Time For Granite Basin

Sundown on Mt Olds“Spring” follows a long and roundabout path in the landscape around Juneau. The vibrant greens of newly growing plants first arrive in the coastal forests where the the Pacific Ocean provides those few degrees of extra warmth. The transition from snow to lively vegetation works its way up the broad, glacier carved, u-shaped valleys before it finally begins ascending toward the mountaintops. And you might naturally suspect that the alpine environment of the highest elevations is where the path ends, where the last plants leaf and flower. It would make sense to think so, but there is one more spot where the grip of winter lingers longer even than on the summits, and that is in the deep, narrow valleys around Juneau. The most prominent of those valleys is Granite Basin. My two recent visits were made after many leaves had already begun to fall around my home, and yet the basin was scattered with dwarf fireweed that had yet to reach full bloom. At the edges of snow piles that were surprisingly big for August under 1500ft, spindly bushes were just beginning to push out new leaves.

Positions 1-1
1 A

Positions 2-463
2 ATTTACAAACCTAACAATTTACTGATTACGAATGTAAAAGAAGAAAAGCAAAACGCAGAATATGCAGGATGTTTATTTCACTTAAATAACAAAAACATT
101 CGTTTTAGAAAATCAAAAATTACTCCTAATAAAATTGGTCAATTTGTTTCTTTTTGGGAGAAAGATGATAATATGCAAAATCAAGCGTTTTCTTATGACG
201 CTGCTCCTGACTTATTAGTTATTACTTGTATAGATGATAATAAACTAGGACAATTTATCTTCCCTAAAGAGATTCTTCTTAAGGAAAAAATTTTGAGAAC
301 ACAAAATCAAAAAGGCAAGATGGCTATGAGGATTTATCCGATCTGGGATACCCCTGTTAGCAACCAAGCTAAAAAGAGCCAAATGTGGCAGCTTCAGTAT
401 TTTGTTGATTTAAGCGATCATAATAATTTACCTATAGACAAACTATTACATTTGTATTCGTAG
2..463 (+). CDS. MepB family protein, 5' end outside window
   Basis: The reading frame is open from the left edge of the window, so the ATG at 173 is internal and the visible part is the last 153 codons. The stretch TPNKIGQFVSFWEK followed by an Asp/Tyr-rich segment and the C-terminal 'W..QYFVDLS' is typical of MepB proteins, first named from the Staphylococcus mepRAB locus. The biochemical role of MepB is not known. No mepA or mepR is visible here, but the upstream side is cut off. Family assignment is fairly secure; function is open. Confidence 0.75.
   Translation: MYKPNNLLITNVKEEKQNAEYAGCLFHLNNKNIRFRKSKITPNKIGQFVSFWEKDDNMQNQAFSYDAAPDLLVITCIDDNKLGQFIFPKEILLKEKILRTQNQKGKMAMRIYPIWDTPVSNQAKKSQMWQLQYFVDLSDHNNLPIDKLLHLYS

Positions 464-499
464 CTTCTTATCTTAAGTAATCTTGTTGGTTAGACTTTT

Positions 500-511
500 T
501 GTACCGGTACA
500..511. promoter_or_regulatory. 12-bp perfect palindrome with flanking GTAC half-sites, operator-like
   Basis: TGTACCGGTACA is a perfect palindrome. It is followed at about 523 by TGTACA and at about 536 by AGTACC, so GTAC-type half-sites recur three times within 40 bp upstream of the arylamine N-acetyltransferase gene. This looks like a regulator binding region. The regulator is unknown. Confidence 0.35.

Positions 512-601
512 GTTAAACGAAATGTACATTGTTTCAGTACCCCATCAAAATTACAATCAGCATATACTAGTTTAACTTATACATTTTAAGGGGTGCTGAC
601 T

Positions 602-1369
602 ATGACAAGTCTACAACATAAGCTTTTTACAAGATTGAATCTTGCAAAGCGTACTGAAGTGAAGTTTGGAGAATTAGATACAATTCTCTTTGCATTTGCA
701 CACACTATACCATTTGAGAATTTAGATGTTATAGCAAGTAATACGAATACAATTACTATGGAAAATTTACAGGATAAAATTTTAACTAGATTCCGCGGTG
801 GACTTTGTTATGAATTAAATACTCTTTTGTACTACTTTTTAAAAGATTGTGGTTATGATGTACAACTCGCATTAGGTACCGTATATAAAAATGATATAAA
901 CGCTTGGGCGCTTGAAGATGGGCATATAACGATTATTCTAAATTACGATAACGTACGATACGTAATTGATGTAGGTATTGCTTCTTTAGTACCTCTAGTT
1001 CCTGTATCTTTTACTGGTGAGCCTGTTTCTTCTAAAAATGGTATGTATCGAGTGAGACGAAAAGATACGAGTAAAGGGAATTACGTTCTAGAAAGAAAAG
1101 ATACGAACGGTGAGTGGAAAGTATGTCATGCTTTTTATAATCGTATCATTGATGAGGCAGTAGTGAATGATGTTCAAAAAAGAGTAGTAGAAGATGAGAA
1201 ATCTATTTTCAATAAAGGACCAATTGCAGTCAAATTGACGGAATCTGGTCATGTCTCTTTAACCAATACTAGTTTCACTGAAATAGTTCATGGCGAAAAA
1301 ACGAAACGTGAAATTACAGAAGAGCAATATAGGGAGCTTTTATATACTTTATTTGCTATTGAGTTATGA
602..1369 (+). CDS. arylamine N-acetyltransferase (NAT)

Part of the reason I waited so long before visiting Granite Basin this year was that my summer hiking companion was still recovering from an early spring knee surgery. I’m glad we waited to see the basin until it was in prime condition, and until Corey could make the trip without a setback in his rehabilitation process. For the sake of photography, I’m looking forward to when fall colors come to the valley around Granite Creek, but in terms of pure enjoyment, it’s hard to beet hiking backwards through summer to the time when everything is coming alive and into its prime.

(larger version: Sundown on Mt Olds)

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